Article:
Tuesday, November 15, 2011

Raising Sheep for Food: How the experiment went

From August 2010 to September 2011 we raised two lambs for food: one ewe one wether (castrated). My original intent was raising them to feed our family, but they were also really wonderful pets.

I decided to raise sheep rather than goats or a calf for several reasons.

Goats climb. And goats eat almost anything. It would have been impossible to keep goats from eating shingles or siding off the house or church. As it was, the winter snow prevented us from keeping the sheep in a pen. Goats would have been impossible.

A calf would have taken much more food than sheep needed, plus liquid water through the winter. Sheep, like goats, don't need water. They can use snow and ice very well.

We bought 2 large round bales of hay and 1 of straw for the winter.



The sheep stayed by the house near their hay through the whole winter. In the spring we had to catch them a few times and tether them to keep them from eating the buds of hay from our neighbor's field. That provided some exercize for Mary and me. But they weren't bad for wandering off.

Based on what we learned, if we could regulate their feeding better we probably could have gotten by with only one bale of hay.


The sheep stand on their food and so quite a bit went to waste.

In the spring we needed to sheer them. I borrowed a clippers but found out that I couldn't do it. I either because I lacked the skill or because the sheers wasn't sharp enough. But a neighbor helped us out.


So, here's the economics.

2 lambs at $40 each.
2 Hay bales and 1 straw, total $70.
3 wormings, total $20
sheering $20
Antibiotics $10

Grand total $160.

Counting fence or tethers because these are used for chickens as well as future sheep (around $100)

That would make it $260.

The wether at dressed hanging weight was just over 70 lbs.
The ewe was almost 80 lbs.


That's $0.93 per pound dressed weight and $1.79 per dressed weight including the fencing and tethers.

All around a very good investment for the price of meat.

One great advantage with sheep, we didn't have to mow the lawn as much, and that cut down on the cost of gasoline for lawn mowing. I'm not sure how to calculate this into the cost of the meat. But it was a good benefit.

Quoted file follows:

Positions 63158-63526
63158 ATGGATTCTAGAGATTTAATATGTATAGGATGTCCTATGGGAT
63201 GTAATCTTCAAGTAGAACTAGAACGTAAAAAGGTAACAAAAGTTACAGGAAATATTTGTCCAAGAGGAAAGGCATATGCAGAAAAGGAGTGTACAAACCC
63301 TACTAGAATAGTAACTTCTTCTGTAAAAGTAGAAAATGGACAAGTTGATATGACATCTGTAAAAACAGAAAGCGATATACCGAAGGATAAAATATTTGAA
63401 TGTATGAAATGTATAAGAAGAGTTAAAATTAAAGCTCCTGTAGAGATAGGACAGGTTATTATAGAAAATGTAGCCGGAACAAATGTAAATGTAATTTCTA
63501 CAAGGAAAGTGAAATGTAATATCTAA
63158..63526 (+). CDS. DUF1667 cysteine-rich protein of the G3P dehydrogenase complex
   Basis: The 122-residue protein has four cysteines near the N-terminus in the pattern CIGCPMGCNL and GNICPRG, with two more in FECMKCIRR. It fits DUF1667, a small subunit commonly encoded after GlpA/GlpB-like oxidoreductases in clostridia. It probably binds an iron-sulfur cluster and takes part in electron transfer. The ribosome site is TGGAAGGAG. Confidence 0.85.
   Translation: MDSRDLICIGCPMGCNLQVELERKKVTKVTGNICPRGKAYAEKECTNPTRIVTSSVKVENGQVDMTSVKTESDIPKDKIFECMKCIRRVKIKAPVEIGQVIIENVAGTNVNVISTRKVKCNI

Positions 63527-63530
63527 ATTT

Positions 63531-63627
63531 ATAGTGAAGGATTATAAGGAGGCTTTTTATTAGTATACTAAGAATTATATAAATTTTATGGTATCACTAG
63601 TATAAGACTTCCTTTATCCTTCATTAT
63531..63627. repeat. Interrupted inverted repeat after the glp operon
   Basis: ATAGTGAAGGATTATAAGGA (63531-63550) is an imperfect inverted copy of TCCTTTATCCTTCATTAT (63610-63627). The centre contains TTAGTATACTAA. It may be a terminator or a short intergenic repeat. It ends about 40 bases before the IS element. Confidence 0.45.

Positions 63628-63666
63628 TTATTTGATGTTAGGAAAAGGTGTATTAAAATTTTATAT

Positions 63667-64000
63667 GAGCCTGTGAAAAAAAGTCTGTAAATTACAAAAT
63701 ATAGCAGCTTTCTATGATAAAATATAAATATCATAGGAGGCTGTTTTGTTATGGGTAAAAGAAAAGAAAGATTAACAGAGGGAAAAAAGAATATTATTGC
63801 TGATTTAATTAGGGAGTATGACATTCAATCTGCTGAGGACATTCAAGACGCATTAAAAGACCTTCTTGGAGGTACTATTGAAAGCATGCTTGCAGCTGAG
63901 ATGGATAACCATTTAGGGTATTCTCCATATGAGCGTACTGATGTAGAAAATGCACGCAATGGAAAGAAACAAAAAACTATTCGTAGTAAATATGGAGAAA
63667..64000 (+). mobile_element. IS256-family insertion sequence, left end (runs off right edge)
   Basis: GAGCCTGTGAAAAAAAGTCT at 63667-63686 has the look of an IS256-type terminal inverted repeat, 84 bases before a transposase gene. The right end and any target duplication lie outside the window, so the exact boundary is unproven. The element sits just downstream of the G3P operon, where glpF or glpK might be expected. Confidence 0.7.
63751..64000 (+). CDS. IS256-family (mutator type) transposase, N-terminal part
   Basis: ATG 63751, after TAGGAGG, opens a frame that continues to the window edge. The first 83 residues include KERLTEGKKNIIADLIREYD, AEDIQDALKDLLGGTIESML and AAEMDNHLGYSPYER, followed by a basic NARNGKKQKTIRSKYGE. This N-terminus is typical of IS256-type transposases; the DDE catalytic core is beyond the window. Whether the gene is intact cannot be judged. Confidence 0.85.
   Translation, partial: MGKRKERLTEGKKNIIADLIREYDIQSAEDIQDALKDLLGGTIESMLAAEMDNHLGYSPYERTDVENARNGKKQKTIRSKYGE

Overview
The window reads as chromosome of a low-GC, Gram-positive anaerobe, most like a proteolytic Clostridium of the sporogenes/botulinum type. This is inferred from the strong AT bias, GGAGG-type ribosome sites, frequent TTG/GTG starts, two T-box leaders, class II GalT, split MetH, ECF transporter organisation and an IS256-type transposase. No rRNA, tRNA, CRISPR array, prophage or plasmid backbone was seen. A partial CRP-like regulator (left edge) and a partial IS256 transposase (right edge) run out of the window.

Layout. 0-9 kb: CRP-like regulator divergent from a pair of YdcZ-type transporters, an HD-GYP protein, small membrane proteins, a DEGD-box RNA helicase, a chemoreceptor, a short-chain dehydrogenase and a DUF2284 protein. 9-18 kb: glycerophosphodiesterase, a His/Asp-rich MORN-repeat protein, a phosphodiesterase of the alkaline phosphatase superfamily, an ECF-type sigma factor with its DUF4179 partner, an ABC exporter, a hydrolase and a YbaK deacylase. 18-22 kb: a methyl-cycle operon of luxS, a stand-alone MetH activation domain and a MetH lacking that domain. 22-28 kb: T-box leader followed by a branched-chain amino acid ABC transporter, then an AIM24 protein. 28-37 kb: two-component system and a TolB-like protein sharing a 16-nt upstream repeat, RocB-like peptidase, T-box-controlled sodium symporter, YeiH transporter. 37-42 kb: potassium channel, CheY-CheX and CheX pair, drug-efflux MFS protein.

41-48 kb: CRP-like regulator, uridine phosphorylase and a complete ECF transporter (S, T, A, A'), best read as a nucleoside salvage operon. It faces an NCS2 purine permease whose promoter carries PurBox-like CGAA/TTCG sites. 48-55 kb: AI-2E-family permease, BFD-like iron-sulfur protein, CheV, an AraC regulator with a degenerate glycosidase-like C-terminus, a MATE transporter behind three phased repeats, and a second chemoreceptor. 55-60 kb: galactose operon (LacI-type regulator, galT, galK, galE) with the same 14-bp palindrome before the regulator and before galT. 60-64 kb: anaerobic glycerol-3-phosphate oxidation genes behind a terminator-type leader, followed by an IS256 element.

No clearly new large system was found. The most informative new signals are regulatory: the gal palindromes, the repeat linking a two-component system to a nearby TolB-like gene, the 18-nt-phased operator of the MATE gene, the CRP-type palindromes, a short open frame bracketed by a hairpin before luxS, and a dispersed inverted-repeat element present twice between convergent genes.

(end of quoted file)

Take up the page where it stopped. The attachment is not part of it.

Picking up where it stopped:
We enjoyed having Rammy and Ewey as pets. I served a bit of Ewey to our Bible Study group. We were studying the book of Exodus, and none of the Bible Study students had tasted lamb before. I think they all liked it.

Thanks to Mr. Malwitz and Podocheck for sheering and sheers. Thanks to the Sippers for help with dressing the lambs. Thanks to Sara and Betsy for the lambs. And thanks to Glenn Vettleson for the fencer, and Darrow Lundeen for the fence posts.

Thanks also to Drs. Hagan and Bovee for their vetrenary help in my ignorance. I've read Alfred Wight's books (James Herriot's series "All Creatures") but that's not a substitute for real experience.

Now, due to my inexperience I burned out the fencer using improper grounding techniques and copper conductors. We'll get a replacement this spring. Hopefully for under $50. Sarah and Betsy have three more lambs for us coming this spring.

If we get those lambs, we'll have them just for the spring through fall.

All in all, I enjoyed having the lambs. And I'm very glad that we could grow our own food inexpensively. Now I know more about shepherding. That's not an insignificant thing for a Pastor.
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